Discrimination algorithms

Posted to Statistics  |  Tags: , ,  |  Nathan Yau

Claire Cain Miller for the Upshot on when algorithms discriminate:

There is a widespread belief that software and algorithms that rely on data are objective. But software is not free of human influence. Algorithms are written and maintained by people, and machine learning algorithms adjust what they do based on people’s behavior. As a result, say researchers in computer science, ethics and law, algorithms can reinforce human prejudices.

I bring this up often, because I apparently still hold a grudge, but I will always remember the time I told someone I study statistics. He responded skeptically, “Don’t computers do that for you?”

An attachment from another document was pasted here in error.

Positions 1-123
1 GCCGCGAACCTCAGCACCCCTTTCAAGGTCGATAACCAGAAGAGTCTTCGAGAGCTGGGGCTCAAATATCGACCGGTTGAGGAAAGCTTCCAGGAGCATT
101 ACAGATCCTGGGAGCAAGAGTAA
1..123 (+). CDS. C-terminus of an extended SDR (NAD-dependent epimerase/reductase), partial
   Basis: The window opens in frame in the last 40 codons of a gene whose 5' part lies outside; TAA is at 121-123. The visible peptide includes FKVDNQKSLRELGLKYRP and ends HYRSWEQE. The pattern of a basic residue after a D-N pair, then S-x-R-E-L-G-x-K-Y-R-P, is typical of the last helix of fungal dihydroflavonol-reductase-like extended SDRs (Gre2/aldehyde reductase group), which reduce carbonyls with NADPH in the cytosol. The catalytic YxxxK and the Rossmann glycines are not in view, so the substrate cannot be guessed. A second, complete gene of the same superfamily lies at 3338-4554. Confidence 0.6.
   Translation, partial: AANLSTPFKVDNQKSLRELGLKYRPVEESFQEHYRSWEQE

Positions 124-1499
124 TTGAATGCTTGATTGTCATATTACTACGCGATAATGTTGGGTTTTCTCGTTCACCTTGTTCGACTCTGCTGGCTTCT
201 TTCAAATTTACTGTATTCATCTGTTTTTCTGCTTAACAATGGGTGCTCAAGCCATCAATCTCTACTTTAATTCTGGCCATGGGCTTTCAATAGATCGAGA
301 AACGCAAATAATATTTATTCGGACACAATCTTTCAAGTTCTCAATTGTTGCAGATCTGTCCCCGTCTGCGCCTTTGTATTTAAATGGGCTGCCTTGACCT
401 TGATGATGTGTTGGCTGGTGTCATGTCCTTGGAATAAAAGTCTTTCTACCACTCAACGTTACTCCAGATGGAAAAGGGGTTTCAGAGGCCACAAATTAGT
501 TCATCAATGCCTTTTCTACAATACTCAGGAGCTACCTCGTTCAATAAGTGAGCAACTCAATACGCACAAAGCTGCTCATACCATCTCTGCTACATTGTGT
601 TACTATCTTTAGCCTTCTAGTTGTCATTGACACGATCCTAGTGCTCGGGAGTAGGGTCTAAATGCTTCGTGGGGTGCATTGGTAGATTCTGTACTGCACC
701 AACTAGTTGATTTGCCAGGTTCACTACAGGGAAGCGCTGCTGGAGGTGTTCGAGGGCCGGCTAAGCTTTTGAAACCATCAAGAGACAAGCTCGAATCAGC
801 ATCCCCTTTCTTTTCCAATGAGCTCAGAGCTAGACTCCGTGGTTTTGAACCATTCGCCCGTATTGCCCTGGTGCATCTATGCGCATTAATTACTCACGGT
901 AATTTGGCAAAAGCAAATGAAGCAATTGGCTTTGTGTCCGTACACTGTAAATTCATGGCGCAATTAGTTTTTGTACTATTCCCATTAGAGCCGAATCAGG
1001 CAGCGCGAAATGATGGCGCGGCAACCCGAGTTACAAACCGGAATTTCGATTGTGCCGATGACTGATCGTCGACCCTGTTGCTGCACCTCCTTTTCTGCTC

In the words of Jeffrey Heer: “It’s an absolute myth that you can send an algorithm over raw data and have insights pop up.”


Life expectancy changes

The data goes back to 1960 and up to the most current estimates for 2009. Each line represents a country.

Marrying Age

People get married at various ages, but there are definite trends that vary across demographic groups. What do these trends look like?

Divorce and Occupation

Some jobs tend towards higher divorce rates. Some towards lower. Salary also probably plays a role.

Most popular porn searches, by state

We’ve seen that we can learn from what people search for, through the eyes of Google suggestions: state stereotypes, national …